The Book Of Amos

From: Holman Bible Dictionary, Electronic Version, Parson Technology, Used By Permission

The Name and the Author: Amos The Date: 755 B.C.
"A Load," he carried a heavy burden for his people.

Amos was a layperson who disclaimed professional status as a prophet (7:14-15). Because of God's call, Amos assumed his prophetic responsibilities as a lonely voice prophesying from both the desert and the villages. He invited both Judah and Israel, challenging the superficial qualities of religious institutions.

Amos lived during an era that rivaled Solomon's generation in its stability and economic prosperity (2 Kings 14:23-27). Yet, it was precisely the social, moral, and religious problems attending that prosperity that became the focus for Amos' voice of judgment.

Morally, Israel and Judah were suffering under the corruption generated as a by-product of Canaanite Baalism, as well as infidelity to the Lord's covenant. Israelite society had experienced the inevitable decay which characterizes misdirected prosperity. It may appear strange that the corruption of Israelite society could be traced to its contemporary religious structures and to the material prosperity which Israelites so soften interpreted as a sign of divine favor. Rampant luxury and self-indulgence were clearly manifest. Opposition to those moral and religious evils led him to emphasize the primary theme of the book: "let justice roll down like waters, and righteousness like an everlasting stream" (5:24).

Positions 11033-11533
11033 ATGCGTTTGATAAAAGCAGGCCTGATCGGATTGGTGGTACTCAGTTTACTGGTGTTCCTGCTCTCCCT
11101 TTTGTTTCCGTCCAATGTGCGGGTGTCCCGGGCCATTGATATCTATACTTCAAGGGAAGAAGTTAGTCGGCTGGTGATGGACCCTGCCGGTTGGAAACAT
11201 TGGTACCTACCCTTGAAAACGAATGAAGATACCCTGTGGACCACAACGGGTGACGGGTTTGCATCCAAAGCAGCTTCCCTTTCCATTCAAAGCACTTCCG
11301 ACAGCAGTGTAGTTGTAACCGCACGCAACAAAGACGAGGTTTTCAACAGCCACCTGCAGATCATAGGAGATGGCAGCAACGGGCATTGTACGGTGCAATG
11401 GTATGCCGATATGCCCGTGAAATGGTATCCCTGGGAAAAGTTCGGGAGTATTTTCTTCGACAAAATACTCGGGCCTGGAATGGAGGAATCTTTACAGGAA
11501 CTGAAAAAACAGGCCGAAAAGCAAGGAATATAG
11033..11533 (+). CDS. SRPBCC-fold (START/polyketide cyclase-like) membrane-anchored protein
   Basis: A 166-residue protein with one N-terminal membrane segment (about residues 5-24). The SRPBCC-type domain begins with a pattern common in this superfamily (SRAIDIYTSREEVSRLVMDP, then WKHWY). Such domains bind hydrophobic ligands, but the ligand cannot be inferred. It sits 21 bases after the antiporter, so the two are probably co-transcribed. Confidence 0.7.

The words of Amos address various issues, but the central theme stresses sin and judgment. Whether in addressing other nations, Israel, or Judah, the prophet condemned those who sin against a universal conscience (1:1-2:3), the revealed Law (2:4-5), or God's redeeming love (2:6-16). He was concerned about people who "do not know how to do right" (3:10). Because of such injustice and the failure to bind authentic religious experience with a social conscience, Amos claimed that the nation was already dead. "Fallen, no more to rise, is the virgin Israel" (5:1). Their only hope rested in the renewal of authentic religious experience leading to t a life of justice and righteousness which overflow the land (5:24). For those who rejected that way, only judgment remained: "prepare to meet your God, O Israel!" (4:2).